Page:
23 Aug Cybercrime Bytes: Security Talent Gap, Hiring From Within, Female Cyber Fighters
Weekly news that keeps you on the cutting edge of cybersecurity
– The editors at Cybercrime Magazine
Sausalito, Calif. – Aug. 24, 2020
This week’s rundown is sponsored by Absolute — New enterprise security trends, threats & opportunities revealed in 2020: The State of Endpoint Resilience™ Report, our annual study of 8.5 million devices.
— Stressed and stretched, IT security teams are looking to automation for relief from high volumes of alerts from their detection and response systems. Not only do organizations have to sift through data and prioritize responses to thousands of alerts, but taking action requires hands-on investigating by cyber professionals who are presently in extremely short supply. CSO
— Cybersecurity Ventures predicts there will be 3.5 million unfilled cybersecurity jobs by 2021. One way to build a security team during the talent crunch is to hire from within and create a company-wide security team with one or two representatives from each department. IBM Security Intelligence
— Women in cybersecurity bring greater diversity in perspectives, leadership and experiences necessary to fight cybersecurity criminals who have a variety of backgrounds. They also possess strong soft skills compared to men, which can help teams make better decisions and improve productivity. Additionally, they can help narrow the talent shortage. University of North Dakota
— Ransomware and malware attacks have risen during the COVID-19 pandemic, and they’re increasingly targeting remote workers. Netwalker, a strain of ransomware, is using files with coronavirus in the name so that they look important. The files embed code that will encrypt your files. MIT Sloan School of Management
— The move from endpoint to network is a critical aspect of the ransomware strategy. Cybersecurity Ventures estimates that ransomware attacks will target businesses every 11 seconds by 2021 (up from every 14 seconds in 2019). Infosecurity Magazine
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— According to Cybersecurity Ventures, the latest prediction is that global ransomware damage costs will reach $20 billion by 2021 — that’s 57X more than the costs in 2015. Storage Magazine reports that more than 34 percent of companies do not test their backups. That’s a lot of data security being left to chance. Arcserve
— A majority of small to midsized businesses don’t have a plan in place to effectively deal with a cyberattack. With many SMBs, resources are a factor — they simply don’t have the necessary “people power” or budget to put toward preventing ransomware attacks. IT World Canada
— According to the FBI, attackers have found new ways to exploit the conditions brought on by widespread lockdowns. By mid-spring 2020, the FBI’s Internet Crime Complaint Center (IC3) received nearly the same amount of complaints in 2020 as they had for the entirety of 2019. IDG Insider Pro
— As the frequency and intensity of cyberattacks have escalated, there has been a corresponding surge of cyber audit requests from prominent VC and investment firms. Earlier, these investors’ primary focuses during M&A due diligence were financial and legal events. Today, cybersecurity has become an integral part of their scrutiny. The Tech Panda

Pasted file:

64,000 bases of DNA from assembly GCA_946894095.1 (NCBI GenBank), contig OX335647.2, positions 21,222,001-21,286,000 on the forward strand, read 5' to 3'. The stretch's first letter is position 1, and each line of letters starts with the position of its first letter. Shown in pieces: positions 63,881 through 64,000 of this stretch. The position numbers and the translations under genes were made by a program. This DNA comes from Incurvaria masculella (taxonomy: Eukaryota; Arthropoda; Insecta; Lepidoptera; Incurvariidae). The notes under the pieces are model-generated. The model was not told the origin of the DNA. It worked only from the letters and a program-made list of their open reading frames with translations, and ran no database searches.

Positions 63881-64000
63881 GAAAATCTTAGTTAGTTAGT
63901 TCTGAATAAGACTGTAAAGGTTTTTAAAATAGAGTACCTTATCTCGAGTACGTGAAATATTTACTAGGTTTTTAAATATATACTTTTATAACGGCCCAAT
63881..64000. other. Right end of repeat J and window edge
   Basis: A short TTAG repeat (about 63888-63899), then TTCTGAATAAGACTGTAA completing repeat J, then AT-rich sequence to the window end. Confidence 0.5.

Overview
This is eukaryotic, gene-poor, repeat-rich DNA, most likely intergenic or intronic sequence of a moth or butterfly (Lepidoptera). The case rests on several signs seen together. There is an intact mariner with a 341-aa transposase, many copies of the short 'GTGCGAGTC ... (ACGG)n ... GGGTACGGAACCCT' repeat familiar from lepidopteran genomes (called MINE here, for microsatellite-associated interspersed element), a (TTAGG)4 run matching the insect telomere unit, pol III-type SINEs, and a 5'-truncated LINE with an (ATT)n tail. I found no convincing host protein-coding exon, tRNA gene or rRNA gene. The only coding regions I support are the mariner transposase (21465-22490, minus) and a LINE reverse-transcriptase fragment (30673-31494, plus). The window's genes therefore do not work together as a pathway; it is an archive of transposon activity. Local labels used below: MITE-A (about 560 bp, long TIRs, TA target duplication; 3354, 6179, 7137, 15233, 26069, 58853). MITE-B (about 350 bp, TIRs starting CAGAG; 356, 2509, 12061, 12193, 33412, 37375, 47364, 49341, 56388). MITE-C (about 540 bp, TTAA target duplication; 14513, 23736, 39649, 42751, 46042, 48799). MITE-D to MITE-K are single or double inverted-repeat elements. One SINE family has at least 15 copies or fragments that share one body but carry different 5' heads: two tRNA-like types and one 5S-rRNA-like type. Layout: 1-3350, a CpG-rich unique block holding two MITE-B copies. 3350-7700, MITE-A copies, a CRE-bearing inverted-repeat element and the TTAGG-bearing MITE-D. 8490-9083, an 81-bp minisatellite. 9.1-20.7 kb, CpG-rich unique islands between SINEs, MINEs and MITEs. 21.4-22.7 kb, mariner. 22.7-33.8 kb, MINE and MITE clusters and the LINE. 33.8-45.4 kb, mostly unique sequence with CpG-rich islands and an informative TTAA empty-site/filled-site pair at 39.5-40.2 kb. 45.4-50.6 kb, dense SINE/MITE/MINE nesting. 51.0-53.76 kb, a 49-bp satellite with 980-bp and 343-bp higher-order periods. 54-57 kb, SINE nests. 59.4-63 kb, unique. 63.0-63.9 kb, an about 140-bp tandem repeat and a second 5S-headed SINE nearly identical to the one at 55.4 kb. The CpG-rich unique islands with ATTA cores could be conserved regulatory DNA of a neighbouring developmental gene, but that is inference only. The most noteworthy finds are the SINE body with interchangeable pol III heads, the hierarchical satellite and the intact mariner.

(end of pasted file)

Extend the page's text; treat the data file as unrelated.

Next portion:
— Data from Cybersecurity Ventures suggests cybercrime will cost the global economy a steep $6 trillion annually by 2021, representing twice the cost of 2015 levels. It is clear that much remains to be done to protect the gains that digitalization and technological innovation bring to all corners of the world. DarkReading
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— Cybersecurity is seen as a profitable “future industry” that will grow strongly over the next decade with the accelerated digitalization of the global economy. Research firm Cybersecurity Ventures projected that cumulative cybersecurity spending from 2017 to 2025 would come to $1 trillion USD worldwide. This number is expected to rise further following Covid-19. The Edge Singapore
— Security threats are impacting storage managers. As the result of a steep rise in ransomware attacks over the past two years, defending data against malicious software that locks up files until a ransom is paid is now a pressing concern for storage professionals in enterprises of all sizes. Database Trends and Applications
— One of the impacts of the COVID-19 pandemic is that many organizations have massively accelerated their digital transformation plans, with some compressing strategies that would have played out over years into just a few months. Companies are being asked to ensure that their data is secure, and do this in the face of increasingly strict regulatory environments. ITWeb
— Cybercrime is no laughing matter, and Cybersecurity Ventures is producing a new series of cartoons to prove it. The cartoons cover a range of topics including phishing scams, identity theft, job scams, ransomware and other malware, email and personal privacy, and more. 2 new cartoons are being published every month. Cybercrime Magazine
— It’s not too late for one last summer read. “Women Know Cyber: 100 Fascinating Females Fighting Cybercrime” by Steve Morgan and Di Freeze, a paperback from publisher Cybersecurity Ventures, gets 5 star reviews from readers. The book features a diverse group of female cyber defenders from across the globe. Amazon
More next week.
– From the editors at Cybercrime Magazine
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